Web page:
Learn Rust for building webapps?

Should I learn Rust to build webapps on the Safe Network? I didn’t see it listed on the FAQ, but I did see python and node.js. Can you use Rust to build webapps? I know that it’s used for the libraries, but I’m not sure what the protocol is for building SafeApps. Would love to get started…and always looking for an excuse to learn a new language. Thanks!


Yes rust is native for us, python and node (and many others) will be bindings so yes rust will work for you. Nice to get into systems languages as well, nice array of skills then.


Thanks for the Quick reply. This is good news, I’m gonna pick this up. Thanks again!


Not if you mean webapps in the traditional sense, because these would normally mean HTML/Javascript on the client, and something else (many options) on the server. But with SAFE there is no server, so you are left with what can be run in a browser.

You can though write apps to run from SAFE in any language, the difference being they will run native (code compiled or interpreted) on the client, which usually means providing different binaries for different clients (PC, mobile, tablet, Windows, Linux, OSX) which makes it more complicated than a web app in the sense I’ve used it.

I’m hopeful of being able to create an easy to use framework for web apps, that would rely on the user having just a web browser and a SAFE browser plug-in, but I’m nowhere near actually doing this yet. Still researching both web app frameworks and SAFE API.


Could you elaborate on this. Can’t most things be ran in the browser? Or do you mean since there isn’t a tomcat server to host the app you couldn’t write a traditional webapp. So your app would maybe have to be a standalone application pulling in and storing data on the Safe Network. Am I thinking about this in the right way?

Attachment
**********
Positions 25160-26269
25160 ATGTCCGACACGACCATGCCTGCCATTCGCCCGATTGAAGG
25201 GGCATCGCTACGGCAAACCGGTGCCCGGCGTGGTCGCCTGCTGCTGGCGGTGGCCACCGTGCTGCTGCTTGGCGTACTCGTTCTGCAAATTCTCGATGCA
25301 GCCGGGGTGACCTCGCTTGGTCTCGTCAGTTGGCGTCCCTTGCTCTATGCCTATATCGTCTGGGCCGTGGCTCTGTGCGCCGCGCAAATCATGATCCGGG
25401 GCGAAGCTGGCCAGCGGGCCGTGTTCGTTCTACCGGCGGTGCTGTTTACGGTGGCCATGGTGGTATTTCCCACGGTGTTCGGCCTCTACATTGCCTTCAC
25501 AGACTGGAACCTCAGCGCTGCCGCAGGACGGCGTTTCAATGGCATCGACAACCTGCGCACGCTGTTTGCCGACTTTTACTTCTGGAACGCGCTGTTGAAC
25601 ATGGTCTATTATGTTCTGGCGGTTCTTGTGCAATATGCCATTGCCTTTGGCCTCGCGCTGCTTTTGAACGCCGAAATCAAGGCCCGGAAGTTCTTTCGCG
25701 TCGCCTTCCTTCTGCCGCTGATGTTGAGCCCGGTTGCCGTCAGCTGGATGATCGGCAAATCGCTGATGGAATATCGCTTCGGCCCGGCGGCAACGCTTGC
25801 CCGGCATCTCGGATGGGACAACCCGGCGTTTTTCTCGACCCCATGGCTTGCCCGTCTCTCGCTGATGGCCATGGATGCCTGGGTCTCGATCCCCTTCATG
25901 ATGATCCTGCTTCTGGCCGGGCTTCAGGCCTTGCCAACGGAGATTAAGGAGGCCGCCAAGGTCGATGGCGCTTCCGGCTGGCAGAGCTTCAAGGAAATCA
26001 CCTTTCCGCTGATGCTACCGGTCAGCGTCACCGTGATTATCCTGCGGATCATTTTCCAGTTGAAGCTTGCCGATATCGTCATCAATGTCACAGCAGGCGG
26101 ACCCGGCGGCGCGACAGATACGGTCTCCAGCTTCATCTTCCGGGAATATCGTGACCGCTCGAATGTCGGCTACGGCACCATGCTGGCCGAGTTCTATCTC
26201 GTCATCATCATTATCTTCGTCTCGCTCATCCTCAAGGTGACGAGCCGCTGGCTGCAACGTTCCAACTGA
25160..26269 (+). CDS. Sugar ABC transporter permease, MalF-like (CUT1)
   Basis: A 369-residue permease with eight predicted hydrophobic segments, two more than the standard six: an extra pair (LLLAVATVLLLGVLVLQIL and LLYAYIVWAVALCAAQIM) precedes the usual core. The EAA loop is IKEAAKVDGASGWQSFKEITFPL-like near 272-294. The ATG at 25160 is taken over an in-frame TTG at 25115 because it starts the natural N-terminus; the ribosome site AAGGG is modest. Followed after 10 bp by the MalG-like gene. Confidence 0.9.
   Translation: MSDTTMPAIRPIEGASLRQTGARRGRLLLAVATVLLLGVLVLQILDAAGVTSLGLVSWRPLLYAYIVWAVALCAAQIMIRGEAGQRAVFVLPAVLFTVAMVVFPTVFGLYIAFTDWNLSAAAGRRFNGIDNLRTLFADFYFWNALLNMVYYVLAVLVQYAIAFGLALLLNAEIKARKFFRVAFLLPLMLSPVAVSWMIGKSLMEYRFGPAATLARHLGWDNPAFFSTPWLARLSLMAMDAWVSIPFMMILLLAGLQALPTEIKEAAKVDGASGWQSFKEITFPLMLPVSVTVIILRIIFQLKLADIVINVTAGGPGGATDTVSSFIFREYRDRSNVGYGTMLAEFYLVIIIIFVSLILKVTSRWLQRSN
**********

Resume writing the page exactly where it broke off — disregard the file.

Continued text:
Hi Johnny and welcome, the first reply you received here was from the inventor/ team leader :wink:

As a developer you are in the envious position of being rewarded by the network as (1) a farmer (by installing a vault) (2) As an App developer (choose a language binding) (3) As a core developer (Rust)

By learning Rust, you will come to understand the ‘Language of the Network’ and be in a good position to create apps that take advantage of the SAFE design pattern…which is one heavily influenced from the simple, repeatable patterns found throughout nature.

A bounty program is currently being implemented to encourage more Rust developers onto the project.


Welcome to the forum!

I think at least 3 ways of doing Apps are possible. When people run SAFE on their system (just like JAVA) you should be able to build a Windows program (desktop-link that point to a .exe-file etc.) It can make use of the SAFE-API and write and read to the virtual disk that gets mounted by the SAFE-software.

Another option is to run SAFE and have a plugin for Firefox. That’s where you can browse SAFE-sites and these can be made as an App as well. Just like Chrome has it’s own app-store. So people don’t really feel the difference between an App or a website in this option.

Another way is using the SAFE App Launcher. This is different from a browser or a native (.exe) file. This will probably use JAVA-code. A peek inside can be found here:

So, a lot of different options.


[quote=“chrisfostertv, post:6, topic:4414”]
the first reply you received here was from the inventor/ team leader
[/quote] That was pretty cool, Chris! I’m pretty excited to get started. I’m already going through the Rust docs. I’ll read the ‘Language of the Network’ post today. I’m seeing all the pieces come together, but I’m gonna admit, it makes my head hurt a bit. Thanks for the info!